A Colored Man's Reminiscences of James Madison
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Well, on the 24th of August, sure enough, the British reached Bladensburg, and the fight began between 11 and 12. Even that very morning General Armstrong assured Mrs. Madison there was no danger. The President, with General Armstrong, General Winder, Colonel Monroe, Richard Rush, Mr. Graham, Tench Ringgold, and Mr. Duvall, rode out on horseback to Bladensburg to see how things looked. Mrs. Madison ordered dinner to be ready at 3, as usual; I set the table myself, and brought up the ale, cider, and wine, and placed them in the coolers, as all the Cabinet and several military gentlemen and strangers were expected. While waiting, at just about 3, as Sukey, the house-servant, was lolling out of a chamber window, James Smith, a free colored man who had accompanied Mr. Madison to Bladensburg, gallopped up to the house, waving his hat, and cried out, "Clear out, clear out! General Armstrong has ordered a retreat!" All then was confusion. Mrs. Madison ordered her carriage, and passing through the dining-room, caught up what silver she could crowd into her old-fashioned reticule, and then jumped into the chariot with her servant girl Sukey, and Daniel Carroll, who took charge of them; Jo. Bolin drove them over to Georgetown Heights; the British were expected in a few minutes. Mr. Cutts, her brother-in-law, sent me to a stable on 14th street, for his carriage. People were running in every direction. John Freeman (the colored butler) drove off in the coachee with his wife, child, and servant; also a feather bed lashed on behind the coachee, which was all the furniture saved, except part of the silver and the portrait of Washington (of which I will tell you by-and-by).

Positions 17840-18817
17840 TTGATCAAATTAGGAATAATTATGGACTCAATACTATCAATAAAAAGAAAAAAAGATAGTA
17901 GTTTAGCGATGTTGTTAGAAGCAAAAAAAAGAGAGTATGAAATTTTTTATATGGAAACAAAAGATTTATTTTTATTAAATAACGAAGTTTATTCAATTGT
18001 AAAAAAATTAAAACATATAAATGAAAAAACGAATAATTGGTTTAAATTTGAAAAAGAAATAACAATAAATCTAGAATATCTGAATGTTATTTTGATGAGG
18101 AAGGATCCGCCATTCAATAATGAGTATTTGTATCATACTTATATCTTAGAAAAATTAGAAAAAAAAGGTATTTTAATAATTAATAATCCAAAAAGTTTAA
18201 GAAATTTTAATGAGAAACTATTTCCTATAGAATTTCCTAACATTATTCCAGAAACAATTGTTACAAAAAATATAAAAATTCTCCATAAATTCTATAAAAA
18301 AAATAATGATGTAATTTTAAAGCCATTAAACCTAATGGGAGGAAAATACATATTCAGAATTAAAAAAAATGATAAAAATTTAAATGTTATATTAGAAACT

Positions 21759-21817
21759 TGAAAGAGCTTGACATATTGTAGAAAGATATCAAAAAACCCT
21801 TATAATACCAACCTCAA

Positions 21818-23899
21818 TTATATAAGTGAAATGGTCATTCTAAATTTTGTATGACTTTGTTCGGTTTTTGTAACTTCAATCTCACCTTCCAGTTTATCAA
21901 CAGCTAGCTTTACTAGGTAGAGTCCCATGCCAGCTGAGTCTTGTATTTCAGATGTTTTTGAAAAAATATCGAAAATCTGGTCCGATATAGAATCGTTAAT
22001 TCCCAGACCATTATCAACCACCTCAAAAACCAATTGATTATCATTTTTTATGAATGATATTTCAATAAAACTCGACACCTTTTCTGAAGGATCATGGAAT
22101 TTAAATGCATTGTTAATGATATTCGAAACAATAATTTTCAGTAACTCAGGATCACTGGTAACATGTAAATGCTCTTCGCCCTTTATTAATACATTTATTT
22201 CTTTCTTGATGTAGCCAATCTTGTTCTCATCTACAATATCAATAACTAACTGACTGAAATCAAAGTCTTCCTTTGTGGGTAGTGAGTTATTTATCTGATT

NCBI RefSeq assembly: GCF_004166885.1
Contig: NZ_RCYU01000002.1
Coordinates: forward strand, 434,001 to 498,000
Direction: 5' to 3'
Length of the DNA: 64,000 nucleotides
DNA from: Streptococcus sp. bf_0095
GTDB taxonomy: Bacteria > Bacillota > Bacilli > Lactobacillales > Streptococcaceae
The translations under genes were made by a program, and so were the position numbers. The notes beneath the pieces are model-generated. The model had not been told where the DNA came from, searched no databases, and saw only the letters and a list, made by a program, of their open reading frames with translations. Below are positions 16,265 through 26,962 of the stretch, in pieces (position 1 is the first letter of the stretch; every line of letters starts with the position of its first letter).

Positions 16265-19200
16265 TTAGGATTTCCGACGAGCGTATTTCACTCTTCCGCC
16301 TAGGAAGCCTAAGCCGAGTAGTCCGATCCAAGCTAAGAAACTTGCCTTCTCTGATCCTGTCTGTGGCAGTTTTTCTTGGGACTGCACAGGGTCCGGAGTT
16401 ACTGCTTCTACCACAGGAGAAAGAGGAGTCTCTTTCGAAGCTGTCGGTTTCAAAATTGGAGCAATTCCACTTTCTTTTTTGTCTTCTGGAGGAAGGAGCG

I will here mention that although the British were expected every minute, they did not arrive for some hours; in the mean time, a rabble, taking advantage of the confusion, ran all over the White House, and stole lots of silver and whatever they could lay their hands on.
It has often been stated in print, that when Mrs. Madison escaped from the White House, she cut out from the frame the large portrait of Washington (now in one of the parlors there), and carried it off. This is totally false. She had no time for doing it. It would have required a ladder to get it down. All she carried off was the silver in her reticule, as the British were thought to be but a few squares off, and were expected every moment. John Susé (a Frenchman, then door-keeper, and still living) and Magraw, the President's gardener, took it down and sent it off on a wagon, with some large silver urns and such other valuables as could be hastily got hold of. When the British did arrive, they ate up the very dinner, and drank the wines, &c., that I had prepared for the President's party.